Stay Informed with Free Updates
Sign up for the Electric Vehicles myFT Digest and receive regular updates directly in your inbox.
Subscribe now to stay informed about the latest news, trends, and developments in the world of electric vehicles.
Leasing Surges as the Preferred Choice for Electric Vehicle Shoppers
Car shoppers have increasingly opted to lease electric vehicles (EVs) this year instead of purchasing them. This shift in preference is attributed to the availability of a $7,500 tax credit under the Biden administration’s clean energy subsidies.
According to data from Edmunds, an online car shopping guide, 52% of EVs were leased in November, compared to only 8% in November 2022. In contrast, the lease rate for cars with traditional engines was 22%.
Unlocking the Benefits of Leasing
Leasing provides car shoppers with the opportunity to fully utilize the $7,500 tax credit included in the Inflation Reduction Act, regardless of whether the vehicle meets the North American production benchmarks required for purchased cars. This legislative workaround allows consumers to embrace electric vehicles while expanding their choices, contrary to the law’s intended goal of boosting North American EV manufacturing.
“The percentage of EVs that we’re leasing has gone up dramatically,” said Bill Stephens, general manager of Norm Reeves Hyundai Superstore in California. “If you lease the car, you qualify for the $7,500 tax rebates, and I would say that’s by far the number one reason.”
Leasing: A Popular Choice Among Early EV Adopters
Leasing has been the preferred choice among early adopters of electric vehicles. In November 2020, 65% of electric vehicles sold were leased, more than double the rate for cars with traditional engines. These leaseholders anticipated advancements in battery technology and range, enabling them to avoid being stuck with early-stage EVs.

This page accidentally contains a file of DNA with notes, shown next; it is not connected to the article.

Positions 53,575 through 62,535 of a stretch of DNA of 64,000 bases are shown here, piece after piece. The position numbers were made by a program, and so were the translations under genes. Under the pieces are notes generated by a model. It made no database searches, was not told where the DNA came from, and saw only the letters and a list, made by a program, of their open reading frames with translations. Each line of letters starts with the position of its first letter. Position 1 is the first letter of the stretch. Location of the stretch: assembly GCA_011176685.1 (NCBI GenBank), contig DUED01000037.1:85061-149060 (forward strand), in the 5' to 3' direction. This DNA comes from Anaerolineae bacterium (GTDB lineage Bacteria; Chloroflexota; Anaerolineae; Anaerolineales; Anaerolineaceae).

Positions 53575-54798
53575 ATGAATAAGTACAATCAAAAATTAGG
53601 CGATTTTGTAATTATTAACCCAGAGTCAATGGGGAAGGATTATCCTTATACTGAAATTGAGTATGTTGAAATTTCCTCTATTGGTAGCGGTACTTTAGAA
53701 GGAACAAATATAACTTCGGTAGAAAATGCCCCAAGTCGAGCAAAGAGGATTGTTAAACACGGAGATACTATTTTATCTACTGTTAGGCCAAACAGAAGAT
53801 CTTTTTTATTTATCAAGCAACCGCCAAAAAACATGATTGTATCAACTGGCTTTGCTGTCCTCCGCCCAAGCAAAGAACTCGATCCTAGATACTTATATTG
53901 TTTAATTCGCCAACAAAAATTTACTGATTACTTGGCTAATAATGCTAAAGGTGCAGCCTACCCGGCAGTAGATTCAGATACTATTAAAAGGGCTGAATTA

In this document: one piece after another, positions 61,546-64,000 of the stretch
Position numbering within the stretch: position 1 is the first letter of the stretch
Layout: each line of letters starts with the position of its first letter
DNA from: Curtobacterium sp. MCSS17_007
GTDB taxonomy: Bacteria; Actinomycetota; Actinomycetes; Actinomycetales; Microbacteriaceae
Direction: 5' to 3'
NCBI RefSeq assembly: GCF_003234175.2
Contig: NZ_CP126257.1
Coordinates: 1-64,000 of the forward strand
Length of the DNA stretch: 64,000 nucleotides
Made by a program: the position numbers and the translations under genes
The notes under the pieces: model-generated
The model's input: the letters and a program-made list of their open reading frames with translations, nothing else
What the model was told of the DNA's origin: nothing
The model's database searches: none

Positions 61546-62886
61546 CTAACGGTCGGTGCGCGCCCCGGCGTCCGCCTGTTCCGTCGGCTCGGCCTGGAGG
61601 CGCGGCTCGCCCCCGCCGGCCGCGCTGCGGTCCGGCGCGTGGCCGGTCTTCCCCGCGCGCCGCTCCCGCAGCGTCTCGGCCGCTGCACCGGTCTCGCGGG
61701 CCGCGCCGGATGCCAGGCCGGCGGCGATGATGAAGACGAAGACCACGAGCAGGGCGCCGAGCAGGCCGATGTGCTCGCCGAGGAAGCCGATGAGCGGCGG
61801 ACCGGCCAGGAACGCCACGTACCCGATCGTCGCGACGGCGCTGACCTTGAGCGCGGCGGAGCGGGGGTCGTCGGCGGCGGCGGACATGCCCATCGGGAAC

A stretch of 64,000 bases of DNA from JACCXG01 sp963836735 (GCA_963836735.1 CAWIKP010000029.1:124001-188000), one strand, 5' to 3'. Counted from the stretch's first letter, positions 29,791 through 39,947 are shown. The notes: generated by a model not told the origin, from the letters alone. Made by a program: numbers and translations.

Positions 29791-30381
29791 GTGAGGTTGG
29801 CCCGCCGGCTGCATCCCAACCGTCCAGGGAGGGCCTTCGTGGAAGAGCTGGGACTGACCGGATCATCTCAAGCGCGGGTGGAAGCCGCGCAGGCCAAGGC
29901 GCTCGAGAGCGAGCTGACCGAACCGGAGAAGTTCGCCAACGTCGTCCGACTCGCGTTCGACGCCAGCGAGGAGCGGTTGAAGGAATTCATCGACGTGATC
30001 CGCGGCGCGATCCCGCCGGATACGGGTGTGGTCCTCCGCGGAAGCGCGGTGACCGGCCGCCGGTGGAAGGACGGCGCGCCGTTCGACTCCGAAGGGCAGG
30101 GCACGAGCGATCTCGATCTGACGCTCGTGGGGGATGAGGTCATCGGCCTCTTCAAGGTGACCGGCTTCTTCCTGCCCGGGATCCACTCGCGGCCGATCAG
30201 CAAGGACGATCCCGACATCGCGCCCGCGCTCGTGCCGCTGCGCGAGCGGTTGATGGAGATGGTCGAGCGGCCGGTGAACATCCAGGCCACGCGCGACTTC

The Rise and Fall of Leasing Rates
However, leasing rates for EVs began to decline in 2021 and continued to drop throughout the year, reaching a low of 7% in September and October. The scarcity of new cars due to supply chain shortages and the discontinuation of lease subsidies by carmakers contributed to this decline. Additionally, EVs depreciate at a faster rate than gas-powered cars, making leasing as expensive as buying.
Fortunately, the situation has changed, and leasing is now a financially compelling option. The application of the tax credit makes monthly payments more affordable for lessees.
Unlocking Cost Savings with Leasing
A report by Energy Innovation, an energy and climate policy firm based in San Francisco, revealed that the federal tax credit makes average monthly lease prices 12% cheaper for leased EVs compared to gasoline-powered alternatives in most states. This cost advantage arises from lower operating costs and other factors associated with EV ownership.
The Categorization of Leased EVs
The US Treasury Department clarified that leased EVs are considered “commercial” under the Inflation Reduction Act. This categorization exempts commercial electric vehicles from the requirement of assembly in North America or the inclusion of a specific percentage of North American parts to qualify for the full tax credit.
While this practice has its critics, carmakers are motivated to ensure their customers can benefit from the full tax credit. By enabling leasing, carmakers can make EVs more affordable and attract more buyers who may not meet the purchasing requirements.
Hyundai and Kia: Beneficiaries of the Leasing Trend
Korean carmakers Hyundai and Kia have experienced the positive impact of the leasing trend. Leasing provides customers new to these brands with a sense of security, and with prices starting at just over $40,000, Hyundai and Kia EVs are among the most affordable options in the market.
Furthermore, Hyundai and Kia’s EV offerings are even attracting customers who previously owned luxury vehicles. Trade-in data from Edmunds shows that for the electric Kia EV6, 21% of the trade-ins are luxury cars, compared to only 6% for other Kia models.
“This is the cool thing to drive now,” Stephens said. “We’re seeing a lot of luxury trade-ins for the Ioniq 5s and Ioniq 6 EVs. The EV is so different that it still gets parked in front when customers arrive with it.”
Read More of this Story at www.ft.com – 2023-12-16 12:00:03
Read More US Economic News